U.S. Cuts Duration of Chinese Journalist Visas, Escalating Clash Over News Media
What’s new: The U.S. Department of Homeland Security issued a new rule Friday that will limit the validity of Chinese journalist visas to 90 days, with an option for extension, according to a document filed to the Federal Register. The change, which takes effect Monday, aims to “achieve greater reciprocity” in how each country treats journalists from the other. The change will not affect journalists from China’s two special administrative regions of Hong Kong and Macao.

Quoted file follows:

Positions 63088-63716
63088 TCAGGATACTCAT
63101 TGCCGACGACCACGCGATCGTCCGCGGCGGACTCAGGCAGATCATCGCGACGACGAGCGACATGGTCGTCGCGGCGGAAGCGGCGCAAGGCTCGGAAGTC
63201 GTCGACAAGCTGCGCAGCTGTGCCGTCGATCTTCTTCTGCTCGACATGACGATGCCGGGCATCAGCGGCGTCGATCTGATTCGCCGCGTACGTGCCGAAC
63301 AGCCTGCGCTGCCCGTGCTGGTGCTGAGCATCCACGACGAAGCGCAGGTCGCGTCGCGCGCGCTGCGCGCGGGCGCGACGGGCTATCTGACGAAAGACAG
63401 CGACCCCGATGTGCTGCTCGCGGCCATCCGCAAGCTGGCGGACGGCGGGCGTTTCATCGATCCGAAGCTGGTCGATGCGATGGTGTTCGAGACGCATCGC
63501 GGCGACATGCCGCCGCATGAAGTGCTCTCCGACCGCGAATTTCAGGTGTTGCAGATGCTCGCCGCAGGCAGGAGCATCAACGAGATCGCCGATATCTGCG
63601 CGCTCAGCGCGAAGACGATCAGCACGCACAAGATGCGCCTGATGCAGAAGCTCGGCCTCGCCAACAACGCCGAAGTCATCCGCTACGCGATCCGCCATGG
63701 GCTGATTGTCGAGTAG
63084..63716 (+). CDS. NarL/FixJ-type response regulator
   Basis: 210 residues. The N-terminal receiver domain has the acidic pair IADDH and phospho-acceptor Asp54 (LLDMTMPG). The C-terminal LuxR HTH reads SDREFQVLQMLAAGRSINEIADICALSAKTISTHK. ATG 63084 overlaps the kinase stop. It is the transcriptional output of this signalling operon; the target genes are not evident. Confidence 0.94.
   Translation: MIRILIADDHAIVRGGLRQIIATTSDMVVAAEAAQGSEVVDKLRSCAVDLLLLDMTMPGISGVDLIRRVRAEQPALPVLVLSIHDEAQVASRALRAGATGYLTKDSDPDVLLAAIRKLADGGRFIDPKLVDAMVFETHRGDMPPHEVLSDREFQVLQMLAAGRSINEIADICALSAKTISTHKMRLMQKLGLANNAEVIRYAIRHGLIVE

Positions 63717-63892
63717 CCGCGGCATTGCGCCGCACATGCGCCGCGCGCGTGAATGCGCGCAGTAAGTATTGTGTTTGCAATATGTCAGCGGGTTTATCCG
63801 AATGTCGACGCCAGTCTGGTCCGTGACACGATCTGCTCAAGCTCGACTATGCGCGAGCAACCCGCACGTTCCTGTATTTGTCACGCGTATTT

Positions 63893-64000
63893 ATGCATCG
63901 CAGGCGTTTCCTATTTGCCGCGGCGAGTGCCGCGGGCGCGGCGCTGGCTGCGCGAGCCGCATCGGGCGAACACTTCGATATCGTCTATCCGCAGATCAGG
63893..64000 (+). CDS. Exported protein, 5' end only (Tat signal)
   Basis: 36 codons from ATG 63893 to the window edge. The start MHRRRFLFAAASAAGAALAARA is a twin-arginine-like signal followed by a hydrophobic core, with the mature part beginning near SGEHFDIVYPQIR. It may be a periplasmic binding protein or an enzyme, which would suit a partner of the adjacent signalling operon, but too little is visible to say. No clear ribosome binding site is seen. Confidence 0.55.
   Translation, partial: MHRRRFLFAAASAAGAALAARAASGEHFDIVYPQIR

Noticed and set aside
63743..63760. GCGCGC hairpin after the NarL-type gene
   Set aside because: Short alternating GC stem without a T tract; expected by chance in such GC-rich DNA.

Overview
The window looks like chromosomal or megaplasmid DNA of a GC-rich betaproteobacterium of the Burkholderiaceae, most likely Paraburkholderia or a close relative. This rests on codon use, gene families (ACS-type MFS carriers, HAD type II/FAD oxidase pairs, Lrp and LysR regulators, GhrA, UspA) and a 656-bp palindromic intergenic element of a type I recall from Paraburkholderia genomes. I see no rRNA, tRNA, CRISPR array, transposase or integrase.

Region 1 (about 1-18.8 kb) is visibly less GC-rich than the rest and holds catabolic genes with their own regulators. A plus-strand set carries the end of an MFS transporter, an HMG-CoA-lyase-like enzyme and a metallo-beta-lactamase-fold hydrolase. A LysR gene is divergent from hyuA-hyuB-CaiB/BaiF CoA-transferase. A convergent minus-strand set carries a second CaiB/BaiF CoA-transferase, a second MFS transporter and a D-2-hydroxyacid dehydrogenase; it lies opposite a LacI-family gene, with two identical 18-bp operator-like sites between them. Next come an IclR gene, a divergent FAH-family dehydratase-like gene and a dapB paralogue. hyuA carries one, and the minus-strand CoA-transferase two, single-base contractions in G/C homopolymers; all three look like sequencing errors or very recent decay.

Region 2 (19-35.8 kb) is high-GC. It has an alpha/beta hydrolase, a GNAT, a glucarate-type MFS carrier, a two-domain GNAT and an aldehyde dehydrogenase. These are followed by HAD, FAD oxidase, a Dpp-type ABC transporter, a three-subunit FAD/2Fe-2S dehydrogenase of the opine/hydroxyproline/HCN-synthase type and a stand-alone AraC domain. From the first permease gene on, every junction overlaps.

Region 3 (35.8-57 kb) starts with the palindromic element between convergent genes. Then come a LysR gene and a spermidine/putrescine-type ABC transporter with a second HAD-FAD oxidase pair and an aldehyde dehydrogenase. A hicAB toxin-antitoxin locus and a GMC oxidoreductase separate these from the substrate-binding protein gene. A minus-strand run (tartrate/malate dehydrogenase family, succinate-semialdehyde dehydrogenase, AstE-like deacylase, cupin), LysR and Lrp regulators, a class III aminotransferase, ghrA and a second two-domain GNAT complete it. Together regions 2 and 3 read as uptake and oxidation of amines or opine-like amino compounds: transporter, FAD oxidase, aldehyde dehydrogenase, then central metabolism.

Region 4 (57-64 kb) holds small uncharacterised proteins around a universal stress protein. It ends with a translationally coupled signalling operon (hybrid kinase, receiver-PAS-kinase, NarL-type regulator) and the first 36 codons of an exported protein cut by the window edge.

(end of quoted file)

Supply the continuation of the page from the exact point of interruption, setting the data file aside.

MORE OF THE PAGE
The background: China and the U.S. have been engaged in a tit-for-tat media war this year amid rising tensions on multiple fronts, including trade, the South China Sea and the Covid-19 pandemic.
Washington’s latest tightening of the visa rules for Chinese journalists came after Beijing expelled American journalists from three major U.S. newspapers on March 18. The expulsions were regarded as a response to the U.S.’ decision on March 2 to limit the number of staff that five Chinese state-owned media outlet have in the U.S.
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